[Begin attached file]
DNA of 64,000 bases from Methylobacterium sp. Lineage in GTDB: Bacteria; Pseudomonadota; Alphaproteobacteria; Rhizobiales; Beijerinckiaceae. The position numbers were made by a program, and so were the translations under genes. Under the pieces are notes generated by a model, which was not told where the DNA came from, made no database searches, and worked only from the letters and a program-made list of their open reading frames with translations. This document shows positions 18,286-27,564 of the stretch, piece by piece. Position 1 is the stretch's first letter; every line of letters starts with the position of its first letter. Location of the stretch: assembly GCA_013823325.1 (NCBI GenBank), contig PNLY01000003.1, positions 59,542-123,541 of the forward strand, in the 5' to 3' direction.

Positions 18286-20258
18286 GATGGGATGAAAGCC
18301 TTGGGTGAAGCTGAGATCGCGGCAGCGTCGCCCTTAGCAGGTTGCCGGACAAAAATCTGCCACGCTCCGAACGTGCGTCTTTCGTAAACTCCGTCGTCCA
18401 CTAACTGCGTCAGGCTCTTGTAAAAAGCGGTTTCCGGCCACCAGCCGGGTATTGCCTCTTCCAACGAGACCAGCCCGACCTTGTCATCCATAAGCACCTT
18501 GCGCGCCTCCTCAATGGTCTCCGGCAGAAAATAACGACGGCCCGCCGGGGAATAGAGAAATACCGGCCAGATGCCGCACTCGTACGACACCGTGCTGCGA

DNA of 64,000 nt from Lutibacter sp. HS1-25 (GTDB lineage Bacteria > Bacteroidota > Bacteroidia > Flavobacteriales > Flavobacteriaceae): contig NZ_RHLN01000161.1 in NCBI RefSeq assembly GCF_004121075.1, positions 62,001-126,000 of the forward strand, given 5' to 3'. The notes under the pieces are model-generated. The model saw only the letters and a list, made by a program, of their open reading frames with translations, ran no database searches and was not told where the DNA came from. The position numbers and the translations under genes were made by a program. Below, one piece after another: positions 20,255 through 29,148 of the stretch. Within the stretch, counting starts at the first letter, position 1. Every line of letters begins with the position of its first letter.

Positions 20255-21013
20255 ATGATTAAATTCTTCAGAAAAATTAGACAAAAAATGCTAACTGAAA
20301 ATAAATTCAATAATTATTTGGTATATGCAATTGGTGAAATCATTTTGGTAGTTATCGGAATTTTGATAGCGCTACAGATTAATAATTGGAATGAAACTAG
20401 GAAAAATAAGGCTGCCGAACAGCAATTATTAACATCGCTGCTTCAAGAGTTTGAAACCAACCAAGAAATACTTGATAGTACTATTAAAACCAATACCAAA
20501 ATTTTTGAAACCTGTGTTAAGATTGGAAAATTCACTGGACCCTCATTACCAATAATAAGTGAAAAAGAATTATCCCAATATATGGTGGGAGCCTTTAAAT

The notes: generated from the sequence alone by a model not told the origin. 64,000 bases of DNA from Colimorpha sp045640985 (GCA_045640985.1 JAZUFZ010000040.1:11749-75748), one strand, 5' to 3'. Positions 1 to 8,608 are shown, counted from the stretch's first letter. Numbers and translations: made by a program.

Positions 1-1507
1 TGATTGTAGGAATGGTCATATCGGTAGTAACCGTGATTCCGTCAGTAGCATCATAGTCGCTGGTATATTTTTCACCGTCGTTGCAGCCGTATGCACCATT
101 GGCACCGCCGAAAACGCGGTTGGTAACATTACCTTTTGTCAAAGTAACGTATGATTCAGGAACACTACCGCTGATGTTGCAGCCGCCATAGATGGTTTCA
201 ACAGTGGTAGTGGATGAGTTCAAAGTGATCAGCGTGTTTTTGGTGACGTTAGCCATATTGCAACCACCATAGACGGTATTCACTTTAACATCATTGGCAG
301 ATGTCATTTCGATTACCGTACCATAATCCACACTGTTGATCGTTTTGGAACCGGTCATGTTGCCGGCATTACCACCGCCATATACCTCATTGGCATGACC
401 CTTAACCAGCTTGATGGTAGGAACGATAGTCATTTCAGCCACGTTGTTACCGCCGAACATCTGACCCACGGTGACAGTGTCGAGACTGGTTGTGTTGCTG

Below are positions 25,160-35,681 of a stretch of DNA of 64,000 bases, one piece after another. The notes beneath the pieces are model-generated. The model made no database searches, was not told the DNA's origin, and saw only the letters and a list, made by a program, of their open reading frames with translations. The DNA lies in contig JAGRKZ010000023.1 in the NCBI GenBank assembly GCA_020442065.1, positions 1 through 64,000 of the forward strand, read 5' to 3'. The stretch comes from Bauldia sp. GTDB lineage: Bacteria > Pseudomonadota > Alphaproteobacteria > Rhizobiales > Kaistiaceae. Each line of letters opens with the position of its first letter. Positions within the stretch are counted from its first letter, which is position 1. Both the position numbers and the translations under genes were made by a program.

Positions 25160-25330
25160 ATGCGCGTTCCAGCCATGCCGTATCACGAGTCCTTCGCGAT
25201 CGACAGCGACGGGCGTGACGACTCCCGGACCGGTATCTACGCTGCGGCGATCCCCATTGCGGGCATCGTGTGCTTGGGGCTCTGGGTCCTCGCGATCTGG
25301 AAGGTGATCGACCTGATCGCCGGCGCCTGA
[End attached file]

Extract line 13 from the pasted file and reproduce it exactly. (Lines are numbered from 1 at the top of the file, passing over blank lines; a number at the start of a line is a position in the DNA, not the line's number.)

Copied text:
The notes: generated from the sequence alone by a model not told the origin. 64,000 bases of DNA from Colimorpha sp045640985 (GCA_045640985.1 JAZUFZ010000040.1:11749-75748), one strand, 5' to 3'. Positions 1 to 8,608 are shown, counted from the stretch's first letter. Numbers and translations: made by a program.